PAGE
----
All together, I see good chances to trade a new dependency on xsltproc (or the libxml2/libxslt Python modules) for removing groff, man2html, tidy, fig2dev and (at least for HTML) jw. When another FOP renderer is installed on the user's system (fop,XEP,...), it could replace the whole jade/openjade/jadetex/pdfjadetex stuff for PDF output.

SCons titlepages

I started to work on a design for the SCons documentation titlepages. Here is a first version of the User Guide 2.0.0,

scons_manual.pdf

illustrating what the current customizations look like.

What we have, so far

Soon to come

I am currently working on restructuring the User Guide source to use XIncludes instead of entity references. My thoughts revolve around a processing chain that looks something like this:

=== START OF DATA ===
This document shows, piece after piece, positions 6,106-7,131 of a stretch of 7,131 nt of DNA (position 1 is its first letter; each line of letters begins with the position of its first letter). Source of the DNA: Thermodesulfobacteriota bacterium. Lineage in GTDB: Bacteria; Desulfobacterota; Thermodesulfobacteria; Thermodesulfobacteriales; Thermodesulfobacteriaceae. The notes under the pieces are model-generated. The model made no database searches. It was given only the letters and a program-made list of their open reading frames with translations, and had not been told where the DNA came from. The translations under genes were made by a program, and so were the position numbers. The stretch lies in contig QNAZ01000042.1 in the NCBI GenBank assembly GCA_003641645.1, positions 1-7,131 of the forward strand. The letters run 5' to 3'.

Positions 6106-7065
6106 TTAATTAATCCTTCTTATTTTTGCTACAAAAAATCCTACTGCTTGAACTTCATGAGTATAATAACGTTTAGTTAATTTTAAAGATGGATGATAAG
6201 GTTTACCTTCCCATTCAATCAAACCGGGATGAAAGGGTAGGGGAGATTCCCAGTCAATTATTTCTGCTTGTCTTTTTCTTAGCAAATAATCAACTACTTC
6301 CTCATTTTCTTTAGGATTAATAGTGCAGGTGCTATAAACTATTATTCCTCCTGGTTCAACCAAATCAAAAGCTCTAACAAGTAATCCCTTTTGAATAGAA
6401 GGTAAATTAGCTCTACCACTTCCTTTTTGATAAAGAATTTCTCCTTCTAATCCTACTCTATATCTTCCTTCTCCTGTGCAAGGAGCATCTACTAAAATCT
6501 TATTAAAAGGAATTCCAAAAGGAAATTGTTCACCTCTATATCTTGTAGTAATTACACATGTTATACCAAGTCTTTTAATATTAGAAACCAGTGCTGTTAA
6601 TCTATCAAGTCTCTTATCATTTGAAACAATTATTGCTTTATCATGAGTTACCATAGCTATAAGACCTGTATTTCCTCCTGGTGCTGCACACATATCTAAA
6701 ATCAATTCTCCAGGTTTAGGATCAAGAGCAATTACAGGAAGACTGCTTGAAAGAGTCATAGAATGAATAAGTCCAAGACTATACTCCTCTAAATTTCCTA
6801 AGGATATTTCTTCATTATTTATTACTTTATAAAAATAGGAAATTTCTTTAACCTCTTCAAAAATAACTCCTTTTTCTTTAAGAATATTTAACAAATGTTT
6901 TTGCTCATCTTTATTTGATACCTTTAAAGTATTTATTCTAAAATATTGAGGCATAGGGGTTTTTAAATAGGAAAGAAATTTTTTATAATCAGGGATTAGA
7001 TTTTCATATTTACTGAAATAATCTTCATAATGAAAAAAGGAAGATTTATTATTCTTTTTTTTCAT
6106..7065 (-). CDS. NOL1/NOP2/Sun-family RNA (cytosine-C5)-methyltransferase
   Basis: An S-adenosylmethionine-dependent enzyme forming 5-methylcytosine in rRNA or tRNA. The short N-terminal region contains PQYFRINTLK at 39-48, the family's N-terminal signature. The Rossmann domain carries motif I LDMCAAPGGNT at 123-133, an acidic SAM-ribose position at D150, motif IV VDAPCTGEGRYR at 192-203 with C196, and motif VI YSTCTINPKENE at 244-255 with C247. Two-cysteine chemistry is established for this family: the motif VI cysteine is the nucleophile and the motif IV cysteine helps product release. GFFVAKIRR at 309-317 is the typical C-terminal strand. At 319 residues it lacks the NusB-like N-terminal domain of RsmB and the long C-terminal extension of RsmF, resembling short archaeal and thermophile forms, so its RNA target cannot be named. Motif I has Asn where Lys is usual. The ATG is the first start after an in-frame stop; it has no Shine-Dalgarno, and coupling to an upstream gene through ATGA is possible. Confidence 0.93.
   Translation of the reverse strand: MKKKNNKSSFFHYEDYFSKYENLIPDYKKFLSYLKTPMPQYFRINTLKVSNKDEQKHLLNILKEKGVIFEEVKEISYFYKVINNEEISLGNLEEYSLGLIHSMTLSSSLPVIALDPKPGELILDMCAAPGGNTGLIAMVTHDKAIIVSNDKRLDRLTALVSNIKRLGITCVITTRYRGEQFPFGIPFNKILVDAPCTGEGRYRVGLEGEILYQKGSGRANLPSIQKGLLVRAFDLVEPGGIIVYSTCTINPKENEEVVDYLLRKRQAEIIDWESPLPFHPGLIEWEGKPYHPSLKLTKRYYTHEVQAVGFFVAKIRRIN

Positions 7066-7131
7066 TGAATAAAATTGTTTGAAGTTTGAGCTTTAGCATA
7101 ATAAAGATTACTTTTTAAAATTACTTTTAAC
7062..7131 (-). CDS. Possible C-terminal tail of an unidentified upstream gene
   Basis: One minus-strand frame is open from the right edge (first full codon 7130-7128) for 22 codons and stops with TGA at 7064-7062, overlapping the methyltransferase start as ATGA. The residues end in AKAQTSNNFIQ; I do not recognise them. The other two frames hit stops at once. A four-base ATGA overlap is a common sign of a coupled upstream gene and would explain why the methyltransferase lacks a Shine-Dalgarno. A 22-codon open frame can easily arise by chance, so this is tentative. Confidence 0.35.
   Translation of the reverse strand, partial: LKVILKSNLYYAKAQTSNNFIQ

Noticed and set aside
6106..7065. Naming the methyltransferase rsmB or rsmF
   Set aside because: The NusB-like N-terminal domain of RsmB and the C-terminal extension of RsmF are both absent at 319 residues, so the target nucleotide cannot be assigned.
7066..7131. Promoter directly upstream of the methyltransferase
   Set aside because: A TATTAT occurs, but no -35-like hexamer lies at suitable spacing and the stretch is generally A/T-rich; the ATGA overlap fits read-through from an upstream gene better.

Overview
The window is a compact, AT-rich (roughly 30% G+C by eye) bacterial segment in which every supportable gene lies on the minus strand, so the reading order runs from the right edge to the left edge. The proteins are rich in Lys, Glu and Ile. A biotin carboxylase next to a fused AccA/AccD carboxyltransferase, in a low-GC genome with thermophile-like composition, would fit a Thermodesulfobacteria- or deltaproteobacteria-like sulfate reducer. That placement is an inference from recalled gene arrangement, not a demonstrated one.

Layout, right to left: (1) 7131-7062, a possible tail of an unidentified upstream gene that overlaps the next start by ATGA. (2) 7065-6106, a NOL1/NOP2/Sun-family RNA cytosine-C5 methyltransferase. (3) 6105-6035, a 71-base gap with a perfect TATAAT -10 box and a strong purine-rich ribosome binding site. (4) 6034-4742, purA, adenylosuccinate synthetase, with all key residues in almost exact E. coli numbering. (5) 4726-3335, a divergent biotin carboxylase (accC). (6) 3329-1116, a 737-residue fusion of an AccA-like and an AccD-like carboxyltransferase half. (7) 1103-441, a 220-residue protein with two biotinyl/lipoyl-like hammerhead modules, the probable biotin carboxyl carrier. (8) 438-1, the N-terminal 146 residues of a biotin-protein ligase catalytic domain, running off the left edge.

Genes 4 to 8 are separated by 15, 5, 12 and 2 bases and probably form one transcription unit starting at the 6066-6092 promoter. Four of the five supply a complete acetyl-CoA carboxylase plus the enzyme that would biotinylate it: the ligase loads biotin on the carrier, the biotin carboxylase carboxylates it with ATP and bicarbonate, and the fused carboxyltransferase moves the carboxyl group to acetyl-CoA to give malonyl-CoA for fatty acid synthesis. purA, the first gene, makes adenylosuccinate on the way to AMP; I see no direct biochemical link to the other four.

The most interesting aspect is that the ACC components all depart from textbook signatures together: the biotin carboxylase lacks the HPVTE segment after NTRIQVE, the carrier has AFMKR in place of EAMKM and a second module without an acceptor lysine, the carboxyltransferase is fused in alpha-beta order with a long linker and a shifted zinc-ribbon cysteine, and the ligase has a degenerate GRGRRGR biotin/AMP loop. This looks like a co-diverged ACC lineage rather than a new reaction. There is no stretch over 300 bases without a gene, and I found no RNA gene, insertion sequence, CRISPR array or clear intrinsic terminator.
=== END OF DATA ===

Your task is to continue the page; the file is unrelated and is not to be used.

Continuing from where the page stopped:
1. User edits some input file(s) for documentation.
  2. Ensure that all required include files are present, e.g. for the example outputs of the User Guide. If not, create dummy files where needed.
  3. Validate all single input files.
  4. (optional) Rerun all SCons examples in the User Guide. Compare new vs. old output and report differences. Also check for errors during the SCons processing, in order to detect flaws in the examples (like missing files).
  5. Preprocess the User Guide by resolving all XIncludes and replacing special SCons DTD elements, e.g. scons_example, with valid Docbook counterparts.
  6. Finally, create the different output formats with the SCons Docbook Tool.

A normal user or technical writer would usually stop with step 3 and then commit his changes. The points 4-6 should be reserved for members of the Release Team, when a new version is about to be published.

DeveloperGuide/Documentation/Discussion (last edited 2010-12-31 11:31:00 by DirkBaechle)